Why: The Cardinals make this trade because it gives them a much deeper bullpen. The Cardinals would be interested in Buehrle, but the fact is the Cards just don’t have what it takes to get him. Instead they settle for Billy Koch, who can combine with Izzy (once healthy) to give St. Louis a formidable bullpen. Valentin, part of his salary paid for by the Sox, would fill in for the injured Fernando Vina. Once Vina comes back, Jose would fit in as the perfect utility player, and La Russa is known to like having those type of players.

The Sox do this because they are able to dump salary while picking up a stud outfielder. Drew hasn’t lived up to his hype and there is risk involved, but he can come in and provide the Sox with a rather young, talented player who should only get better. Plus he’ll provide a left-handed stick near the top of the revamped lineup.

The Trade: Padres trade Phil Nevin to the White Sox for Paul Konerko and a PTBNL

Why: The Padres make this trade because Nevin is out for the year and most feel he will be gone. He is owed money just like Konerko, but Konerko is a much younger player and would fit in better with the Padres down the line.

The Sox do this because Nevin, unlike Konerko, is a much more versatile player. He can play third, left, and first or DH which gives the Sox plenty of options. The Sox would only hope that Nevin makes it back, but either way he is nowhere near as slow as Konerko and gets on base.

The Untradeable One: Frank Thomas

Why: No team will be willing to pick up his contract, which guarantees him $22.5 million, unless he starts hitting. At times Thomas has shown signs of waking up, and even though he’s struggling, he still is hitting for homers and has one of the better OBPs. The big thing is, Frank can no longer continue hitting in the 3-hole where he is too much of a liability.

The Aftermath

2B – D’Angelo Jimenez
1B – Carlos Lee
LF – JD Drew
RF – Magglio Ordonez
DH – Frank Thomas
CF – Joe Borchard
3B – Joe Crede
C – Miguel Olivo
SS – Alfredo Almazega

Bench: Brian Daubach, Aaron Miles, Armando Rios, Tony Graffanino, Sandy Alomar Jr.

Rotation
Mark Buehrle
Jon Garland
Danny Wright
Jerome Williams
Jon Rauch

Bullpen
Damaso Marte – closer
Royce Ring
Arnie Munoz
Gary Glover
Edwin Almonte
Dave Sanders

The White Sox fire manager Jerry Manuel and hire Wally Backman. Backman takes over the club with around half a season left to play. The Sox can use this six-month period to evaluate the current team and all the newcomers. You can definitely see some weaknesses in the fact that this team would be extremely young and that the bullpen would definitely have some flaws early one, but I say this team would solve many problems of the current regime.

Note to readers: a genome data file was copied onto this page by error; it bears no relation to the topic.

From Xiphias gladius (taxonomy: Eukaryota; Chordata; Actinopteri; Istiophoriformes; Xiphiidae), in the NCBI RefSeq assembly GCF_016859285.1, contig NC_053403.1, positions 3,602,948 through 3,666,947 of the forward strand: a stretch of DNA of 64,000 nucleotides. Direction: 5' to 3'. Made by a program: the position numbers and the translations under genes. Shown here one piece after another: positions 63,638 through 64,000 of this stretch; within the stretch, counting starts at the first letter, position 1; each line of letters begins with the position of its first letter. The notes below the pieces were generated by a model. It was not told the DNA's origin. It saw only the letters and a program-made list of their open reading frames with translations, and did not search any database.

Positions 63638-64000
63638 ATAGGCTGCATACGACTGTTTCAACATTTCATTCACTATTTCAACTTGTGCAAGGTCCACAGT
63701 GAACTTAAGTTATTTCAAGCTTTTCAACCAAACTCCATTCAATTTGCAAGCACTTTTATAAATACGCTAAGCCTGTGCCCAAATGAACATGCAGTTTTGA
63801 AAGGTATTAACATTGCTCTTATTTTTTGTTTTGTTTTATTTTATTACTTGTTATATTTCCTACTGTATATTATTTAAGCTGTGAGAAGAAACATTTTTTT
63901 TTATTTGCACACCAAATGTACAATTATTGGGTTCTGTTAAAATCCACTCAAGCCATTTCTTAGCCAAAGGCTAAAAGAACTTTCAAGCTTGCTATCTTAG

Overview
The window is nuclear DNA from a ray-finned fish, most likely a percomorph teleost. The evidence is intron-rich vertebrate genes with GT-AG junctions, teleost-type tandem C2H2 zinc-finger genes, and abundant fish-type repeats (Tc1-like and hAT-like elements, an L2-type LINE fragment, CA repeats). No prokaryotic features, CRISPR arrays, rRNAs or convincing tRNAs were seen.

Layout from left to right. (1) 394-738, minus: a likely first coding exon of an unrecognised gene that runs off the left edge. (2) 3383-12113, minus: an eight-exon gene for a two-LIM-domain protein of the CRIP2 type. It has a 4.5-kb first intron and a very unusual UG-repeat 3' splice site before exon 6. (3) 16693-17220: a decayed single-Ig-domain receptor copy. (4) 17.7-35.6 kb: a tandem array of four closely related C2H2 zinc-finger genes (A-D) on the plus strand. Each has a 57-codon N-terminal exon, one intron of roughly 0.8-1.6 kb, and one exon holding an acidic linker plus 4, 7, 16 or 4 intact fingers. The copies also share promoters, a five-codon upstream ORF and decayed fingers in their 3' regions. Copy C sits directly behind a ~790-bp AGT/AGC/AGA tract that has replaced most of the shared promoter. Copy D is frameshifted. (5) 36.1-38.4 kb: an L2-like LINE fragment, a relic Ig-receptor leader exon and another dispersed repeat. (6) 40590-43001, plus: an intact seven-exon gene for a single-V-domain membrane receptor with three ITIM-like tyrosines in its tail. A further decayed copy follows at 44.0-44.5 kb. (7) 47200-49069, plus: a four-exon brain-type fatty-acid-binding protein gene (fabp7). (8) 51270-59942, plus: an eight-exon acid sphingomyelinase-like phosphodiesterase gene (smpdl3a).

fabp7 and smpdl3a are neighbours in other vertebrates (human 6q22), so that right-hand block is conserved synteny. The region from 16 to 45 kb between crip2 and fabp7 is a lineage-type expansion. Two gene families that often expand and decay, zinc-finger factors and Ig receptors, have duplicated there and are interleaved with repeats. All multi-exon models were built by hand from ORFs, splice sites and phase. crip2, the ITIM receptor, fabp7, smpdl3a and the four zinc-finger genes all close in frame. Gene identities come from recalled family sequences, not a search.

First off, the defense would no longer be suspect. Magglio Ordonez is an average to above average rightfielder. Joe Borchard is an average to above average centerfielder while JD Drew (who would occasionally DH to rest his knee) is an above average leftfielder. We already know that Crede is great defensively, while Almazenga has great range, a strong arm, and great fundamentals. Jimenez is average while Carlos Lee should be an average first baseman and could be better then that while we have the human gun, Miguel Olivo behind the plate. Folks, there is no position where you could say we have a really bad fielder and that will be really helpful to the young pitching staff.

This is a pitching staff that has a guy that won 19 games a season ago, and two guys that are right on the brink of turning into real gems. Then you have two others that have all the potential to be aces.

In the off-season the general manager would have to fill a few voids via free agency, but the team wouldn’t be in need of a star and would have plenty of flexibility to sign both Buehrle and Ordonez to long-term deals. I’d expect them to sign two veteran relievers as well as some veterans to come off the bench. I’m a firm believer in having a couple veterans in the pen who are proven and comfortable, and I think the bench is a place for veterans. Look at the winning teams and their benches are full of vets that have bounced from place to place, but flat out get things done in limited time.

This team wouldn’t be expected to win right away, although it could – considering the division - but it is one that could contend next year, especially considering the additions that would be made via free agency. Well that’s my plan. Let me also say that I wouldn’t make these moves until mid-June, giving the Sox plenty of time to show whether this team could contend.

Note: Typically A Deeper Look contains in depth analysis of an individual player, but in this case I felt it would be best to analyze what I would do as the general manager to solve the team. My next installment will go in-depth on the problems with the Sox. If you have any suggestions please email me at Jason@soxnet.net